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Bishop Paul Sirba: This Lent has a providential significance for our diocese

“Way up North” in the Diocese of Duluth includes parishes like Our Lady of the Snows in Bigfork, St. Michael’s in Northome, and St. Catherine’s in Squaw Lake. The parish cluster straddles Itasca and Koochiching counties and demands a 100-mile round trip for the pastor, Father Thomas Galarneault, to provide Mass and confessions each weekend. Like other places around the Diocese, the faithful are amazing!

Bishop Paul Sirba
Bishop Paul Sirba
Fiat Voluntas Tua

This Lent, I had the privilege of holding a Prayer Service of Atonement and Healing at St. Catherine’s parish in Squaw Lake. It is the place where the sexual abuse by Father J. Vincent Fitzgerald, OMI, took place many years ago. His actions were criminal and horrific. He betrayed his sacred trust as a religious priest. A young boy was abused there, and this court case (Doe 30) led the Diocese to enter into bankruptcy, so as to compensate the 125 victims of abuse who came forward as fairly as possible.

At the service, like others I have been privileged to pray across the Diocese, I offered my sincere apology to the victims on behalf of the Church, we prayed before Our Lord in the Blessed Sacrament, and we had an open forum and fellowship. Available to the participants were two advocates from the Crisis Response Team from Grand Rapids. I am so grateful they were there.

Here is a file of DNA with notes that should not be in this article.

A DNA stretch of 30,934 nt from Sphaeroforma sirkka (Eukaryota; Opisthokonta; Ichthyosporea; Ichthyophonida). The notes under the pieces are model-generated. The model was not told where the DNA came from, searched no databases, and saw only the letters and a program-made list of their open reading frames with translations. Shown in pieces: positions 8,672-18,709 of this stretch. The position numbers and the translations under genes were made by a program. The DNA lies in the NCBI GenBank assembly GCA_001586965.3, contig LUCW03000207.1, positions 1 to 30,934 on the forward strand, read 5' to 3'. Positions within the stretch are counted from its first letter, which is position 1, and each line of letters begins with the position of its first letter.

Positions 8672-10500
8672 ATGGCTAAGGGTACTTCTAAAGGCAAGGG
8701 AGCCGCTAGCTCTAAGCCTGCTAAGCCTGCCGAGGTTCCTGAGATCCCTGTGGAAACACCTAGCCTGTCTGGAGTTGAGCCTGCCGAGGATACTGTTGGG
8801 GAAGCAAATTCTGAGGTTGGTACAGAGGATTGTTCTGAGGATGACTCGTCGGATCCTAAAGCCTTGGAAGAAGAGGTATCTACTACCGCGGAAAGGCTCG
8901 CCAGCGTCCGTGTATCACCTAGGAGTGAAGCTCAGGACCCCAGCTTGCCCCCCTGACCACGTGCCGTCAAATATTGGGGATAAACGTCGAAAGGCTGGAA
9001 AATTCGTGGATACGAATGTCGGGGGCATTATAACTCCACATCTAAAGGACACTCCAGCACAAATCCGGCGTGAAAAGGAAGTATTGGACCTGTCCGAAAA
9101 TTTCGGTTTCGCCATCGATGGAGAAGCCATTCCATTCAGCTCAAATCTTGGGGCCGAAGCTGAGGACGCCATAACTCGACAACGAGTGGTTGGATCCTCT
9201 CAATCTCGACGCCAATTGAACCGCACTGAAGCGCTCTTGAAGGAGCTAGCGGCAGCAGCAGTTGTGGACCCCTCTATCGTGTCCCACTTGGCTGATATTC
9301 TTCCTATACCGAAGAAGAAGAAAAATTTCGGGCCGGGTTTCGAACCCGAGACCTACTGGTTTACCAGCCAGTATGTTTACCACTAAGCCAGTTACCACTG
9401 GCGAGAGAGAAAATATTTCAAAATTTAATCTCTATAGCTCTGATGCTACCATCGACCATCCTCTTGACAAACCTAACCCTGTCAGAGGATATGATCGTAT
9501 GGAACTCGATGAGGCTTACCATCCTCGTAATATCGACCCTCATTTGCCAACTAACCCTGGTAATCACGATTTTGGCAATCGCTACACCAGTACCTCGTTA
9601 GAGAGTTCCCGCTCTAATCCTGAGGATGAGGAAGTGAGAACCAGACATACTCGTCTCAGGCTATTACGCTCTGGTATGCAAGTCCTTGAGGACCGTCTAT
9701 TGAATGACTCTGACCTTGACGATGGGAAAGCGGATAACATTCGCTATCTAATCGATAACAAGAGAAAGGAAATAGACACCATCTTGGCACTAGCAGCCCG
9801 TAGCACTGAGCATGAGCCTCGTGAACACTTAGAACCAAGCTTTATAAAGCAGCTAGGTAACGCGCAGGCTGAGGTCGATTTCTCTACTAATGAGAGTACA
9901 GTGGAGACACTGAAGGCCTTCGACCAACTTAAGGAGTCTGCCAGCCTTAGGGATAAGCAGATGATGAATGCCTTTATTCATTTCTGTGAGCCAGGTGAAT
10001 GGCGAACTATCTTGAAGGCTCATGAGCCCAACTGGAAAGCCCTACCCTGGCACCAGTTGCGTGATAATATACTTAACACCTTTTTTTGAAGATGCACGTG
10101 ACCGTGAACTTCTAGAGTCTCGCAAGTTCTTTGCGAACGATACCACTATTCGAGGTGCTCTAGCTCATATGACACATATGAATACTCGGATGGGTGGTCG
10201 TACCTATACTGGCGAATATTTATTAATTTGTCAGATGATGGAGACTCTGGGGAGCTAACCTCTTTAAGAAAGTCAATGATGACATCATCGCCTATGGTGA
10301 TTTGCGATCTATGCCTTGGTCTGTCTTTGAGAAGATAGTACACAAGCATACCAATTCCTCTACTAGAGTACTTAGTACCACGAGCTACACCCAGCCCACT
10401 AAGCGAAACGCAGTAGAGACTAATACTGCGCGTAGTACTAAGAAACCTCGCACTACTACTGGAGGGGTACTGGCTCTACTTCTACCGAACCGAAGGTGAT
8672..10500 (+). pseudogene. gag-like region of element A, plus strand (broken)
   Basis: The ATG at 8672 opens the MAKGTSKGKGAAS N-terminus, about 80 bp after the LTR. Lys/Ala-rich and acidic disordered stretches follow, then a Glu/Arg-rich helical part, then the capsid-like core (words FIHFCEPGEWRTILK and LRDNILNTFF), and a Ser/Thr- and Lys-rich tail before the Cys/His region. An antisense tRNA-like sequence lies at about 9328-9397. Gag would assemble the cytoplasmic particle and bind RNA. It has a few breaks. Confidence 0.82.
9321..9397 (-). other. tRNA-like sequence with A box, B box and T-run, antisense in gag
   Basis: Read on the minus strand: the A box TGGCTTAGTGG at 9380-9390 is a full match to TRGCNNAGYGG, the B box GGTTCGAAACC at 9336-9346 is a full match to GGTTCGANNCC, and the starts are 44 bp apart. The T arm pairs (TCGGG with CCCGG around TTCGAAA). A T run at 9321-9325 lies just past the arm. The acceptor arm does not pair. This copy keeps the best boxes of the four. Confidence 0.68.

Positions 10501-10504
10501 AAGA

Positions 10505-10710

I asked those present: Who can bring healing, reconciliation, and hope to victims of sexual abuse? Who can bring peace? There is only one Person I know, and that Person is Jesus Christ. It is Jesus who came to heal broken hearts. He will never let us down. His mercy is His love where we are hurting. Jesus is never afraid of approaching us, no matter what shape we are in.

Faithful came forward and spoke about abuse that had happened to them at the hands of a Christian Brother, a policeman, a doctor, and a family member. The wounds of sexual abuse have been caused by priests, teachers, coaches, lawyers, and family members. No profession or relation is exempt. The faithful demanded accountability and transparency and expressed gratitude for the prayer service and our recent efforts to bring healing.

Our Diocese has fought insurance companies these last three and a half years to contribute to a fair settlement for victims. We settled with the last insurance company, Liberty Mutual, on March 7. Now we are in mediation for the contribution of economic and non-economic demands to exit the bankruptcy for which our Diocese will be responsible.

While this process has been purifying and painful, I have hope that we can help victims who have been hurt to heal and that we can educate about and prevent abuse, making our parishes, schools, religious education programs, and youth activities the safest places for our young people to be, and to hold accountable those who have harmed children, including bishops. Out of this terrible tragedy, Jesus brings hope, healing, and peace.

Like other Lents we have entered into, this one has a providential significance for our Diocese. God is ever faithful to His pledges and will guide us into our future purified and renewed.

As we make our final preparations for Easter, I invite your ongoing prayers for a resolution to our bankruptcy. If you have not already done so, go to confession. I invite you to the Chrism Mass, Monday of Holy Week. I encourage your participation in the Sacred Triduum at your parish. Please attend the Holy Thursday Mass of the Lord’s Supper, Good Friday’s liturgy of the Passion of the Lord, and the Easter Vigil. We are welcoming new Catholics into our family this Easter because Jesus Christ is Risen!

Bishop Paul Sirba is the ninth bishop of Duluth.